But we begin to see Springsteen's affinity for scrapping songs because they didn't fit the album start to take its toll. At one point we're told that with "Born to Run," roughly nine songs were written and eight made it to the album. On "Darkness," Springsteen had written, in various forms, an astounding 70 songs that were pared down to the 10 on the album. One of these was "The Promise," which to me sounds like it could be the flagship song of this album, but it was never finished because Springsteen "felt too close to it."
For a guy who says early in this documentary that he felt the need to "get everything you want to say out right now because you don't know if this will be the last record," this all feels very peculiar.
"It's really hard to write a good song," says Van Zandt. "For him to write good songs, possibly could've been hit songs, and to not put them out, put 'em aside, took an enormous amount of discipline and willpower. It's a bit tragic, in a way, cuz he would've been one of the greatest pop song writers of all time."
These words feel poignant when we see an absolutely outstanding rendition of Stevie and Bruce improvising the early stages of "Sherry Darling," which eventually made it to "The River." And I'm happy to say it resides on YouTube, so I encourage you to check this out here.
But what we clearly begin to see is that Springsteen had a vision for this record, and he didn't give in to the temptation to sacrifice that for something that may have brought immediate success but very well could have ultimately rung hollow in hindsight. And we take this to heart when the documentary finally gets to the point where Springsteen ruminates about the lyrics of a few of these tunes.
Darkness on the Edge of Town: Tonight I'll be on that hill 'cause I can't stop/I'll be on that hill with everything I got/Lives on the line where dreams are found and lost/I'll be there on time and I'll pay the cost.
These are the exulting words near the end of this song, obviously proclaiming the resiliency of the character in the face of despair, and Springsteen expands on it.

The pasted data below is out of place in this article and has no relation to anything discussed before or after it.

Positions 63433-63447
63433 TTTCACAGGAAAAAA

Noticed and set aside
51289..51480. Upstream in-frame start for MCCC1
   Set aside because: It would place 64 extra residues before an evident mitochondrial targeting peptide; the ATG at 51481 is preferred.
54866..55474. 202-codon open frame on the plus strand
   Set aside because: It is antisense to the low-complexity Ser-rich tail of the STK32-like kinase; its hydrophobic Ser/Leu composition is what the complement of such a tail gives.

"It's not forsaking your inner life force, how do you hold onto those things, how do we keep those things, how do we do justice and honor those things?"
Factory: The paradox of earning a living that takes the life out of you. I always found this to be very compelling and haunting in a way, but never knew that it was inspired by his father, who lost his hearing at his factory job.
Racing in the Street: Another poignant ballad that asks how we carry our sins through life, but with a very cool anecdote here -- there was an early version that had no girl. If you listen to the lyrics, you'll wonder how that could ever have been the case. Springsteen shopped both around, including to Stevie, who advised, "Go with the one with the girl. That's what happens in life, two guys are pals, and the girl comes along, and that's it!" Classic.
As the film closes as it began, with the chords of "The Promised Land" being hammered out, Springsteen begins to discuss the lyrics behind this anthem as well. And as he does, he seamlessly evolves into discussing the theme of the album as a whole, a testament to his vision of including only the songs that perfectly fit within his desired framework.
"[It's a song about] your illusions of adult life and a life without limitation, which I think everyone dreams of and imagines at a certain point. The song that needs to be sung is the song about how do you deal with those things and how do you move on to a creative life, a spiritual life, a satisfying life and a life where you can just make your way through the day and sleep at night.
"That's what most of those songs were about."
Rather than run the risk of feeling incomplete, it's important to note that this film should be regarded as part of the massive re-issuing of the "Darkness on the Edge of Town" album, coming out Nov. 16. It's a box set that includes the remastered album, never-before-seen studio footage and 21 unreleased songs, and much more. You can get all the details here.